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Charlie Jamieson
Nickname(s): Chuck, Jamie, Hawk
1893-1969

OF-LHP 1915-32 Senators, A's, Indians

Charlie Jamieson's Teammates

GamesAverageHRRBI
Career 1779.303180
World Series 6.33301

Books and articles about Charlie Jamieson

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Jamieson was a late bloomer. He had been in the majors for four years before Cleveland manager Tris Speaker bamboozled Connie Mack into adding him to an already unbalanced 1919 trade in the Indians' favor. From 1920 to 1931, he owned left field at League Park. Jamieson started as a pitcher, and he took to the mound in five of his ML seasons. By the time he reached Cleveland, he was clearly a superbly athletic outfielder and a swift, hard-hitting leadoff man. He had nine full seasons over .300, including .359 in 1924. In 1923, he had a 23-game hitting streak and led the AL with 222 hits and 644 at-bats. Defensively, he made spectacular diving catches and powerful, accurate throws. In 1928 his 22 outfield assists were tops, and in a 17-day span he started two triple plays. Jamieson was a frequent MVP candidate, though never a winner. (ADS)
FROM THE BASEBALL CHRONOLOGY
March 1, 1919: Connie Mack makes one of his biggest player mistakes, trading 3B Larry Gardner, OF Charlie Jamieson, and P Elmer Myers to Cleveland for OF Bobby "Braggo" Roth. Vet writer Ernest Lanigan predicts that Roth will lead the circuit in homers at Shibe, but Roth will be shipped on to Boston by midseason. Gardner will put in six more .300 years, and Jamieson will be a top leadoff man and .303 hitter for the next 14 years.

September 10, 1920: In the bottom of the first of an event-laden game, Grimes gives up hits to Charlie Jamieson, Bill Wambsganss, and Speaker. OF Elmer Smith then hits the first grand slam in World Series history, jumping on a Grimes spitter in the opening inning. In the 3rd, P Jim Bagby comes up with two on and crashes another Grimes delivery for a 3-run home run, the first ever by a pitcher in World Series play. Bagby is roughed for 13 hits, but he gets out of jams with the aid of three DPs and an unassisted triple play. In the 5th with Pete Kilduff on 2B and Otto Miller on 1B, relief pitcher Clarence Mitchell hits a line drive at SS Wambsganss, who steps on 2B and tags the off-and-running Miller before he can retreat. Cleveland dominates, 81.

September 27, 1920: The Indians continue on their warpath by topping the Browns, 84. Duster Mails wins his 6th straight and Tris Speaker breaks out of a slump by collecting two hits. He had been 1-for-19. Charlie Jamieson adds four hits.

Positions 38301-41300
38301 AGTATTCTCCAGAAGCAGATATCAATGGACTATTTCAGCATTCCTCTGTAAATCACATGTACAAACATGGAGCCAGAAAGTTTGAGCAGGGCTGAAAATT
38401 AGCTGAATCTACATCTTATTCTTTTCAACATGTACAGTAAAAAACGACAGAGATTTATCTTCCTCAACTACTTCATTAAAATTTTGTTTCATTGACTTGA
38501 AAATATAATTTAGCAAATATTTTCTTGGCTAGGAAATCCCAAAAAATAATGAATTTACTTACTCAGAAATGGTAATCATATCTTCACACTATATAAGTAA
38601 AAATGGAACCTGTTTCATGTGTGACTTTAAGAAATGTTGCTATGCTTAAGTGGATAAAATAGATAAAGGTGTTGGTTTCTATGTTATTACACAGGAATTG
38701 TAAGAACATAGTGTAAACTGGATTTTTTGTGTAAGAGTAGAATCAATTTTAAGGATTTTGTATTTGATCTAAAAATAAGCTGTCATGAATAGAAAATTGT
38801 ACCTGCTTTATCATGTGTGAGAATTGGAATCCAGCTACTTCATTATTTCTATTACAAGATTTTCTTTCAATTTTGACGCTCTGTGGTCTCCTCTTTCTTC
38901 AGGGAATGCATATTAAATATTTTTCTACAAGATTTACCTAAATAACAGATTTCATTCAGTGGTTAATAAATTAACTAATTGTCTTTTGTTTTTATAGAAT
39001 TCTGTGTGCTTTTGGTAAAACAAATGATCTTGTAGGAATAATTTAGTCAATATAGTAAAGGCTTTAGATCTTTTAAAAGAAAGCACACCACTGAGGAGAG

October 10, 1920: In the bottom of the first of an event-laden game, Grimes gives up hits to Charlie Jamieson, Bill Wambsganss, and Speaker. OF Elmer Smith then hits the first grand slam in WS history. In the 3rd, P Jim Bagby comes up with 2 on and crashes another Grimes delivery for a 3-run HR, the first ever by a pitcher in WS play. Bagby is roughed for 13 hits, but he gets out of jams with the aid of 3 DPs and an unassisted triple play. In the 5th with Pete Kilduff on 2B and Otto Miller on 1B, relief pitcher Clarence Mitchell hits a line drive at SS Wambsganss, who steps on 2B and tags the off-and-running Miller before he can retreat. Cleveland dominates 8-1.

April 21, 1922: Detroit Tiger OF John Mohardt gets his only ML hit, a single against Cleveland's Charlie Jamieson, an outfielder who mops up in the Indian loss. Mohardt will play just five games in the major leagues, but the former Notre Dame football star will play with Red Grange and the NFL Bears in 1925.

May 31, 1927: Detroit 1B Johnny Neun pulls off the 2nd unassisted triple play in two days. It happens in the 9th against Cleveland to end the game when Neun catches Homer Summa's line drive, touches Charlie Jamieson in the baseline and runs to 2B where he tags the base Glenn Myatt has vacated. Detroit wins 10. Rip Collins escapes with the win.

May 23, 1928: Cleveland left fielder Charlie Jamieson starts a triple play against the White Sox in a 43 loss. Today's TP occurs when Bud Clancy is out on a short fly to Jamieson, who then throws out Johnny Mann, the runner on third who tries to score. The relay from C Ray Sewell to his brother Joe Sewell at 2B catches Ray Schalk off base, and he is tagged at 3B. Jamieson will start another triple play against the Yankees on June 9.

August 14, 1950: Before 60,120, the Indians turn back the Tigers, 32, in 10 innings, and reduce Detroit's first-place advantage to two 1/2 games. Al Rosen had tied the game in the ninth with a 2-out HR. RF Bob Kennedy helps the Tribe's cause by starting a triple play from the outfield, recalling Tribe LF Charlie Jamieson's two triple plays of 1928.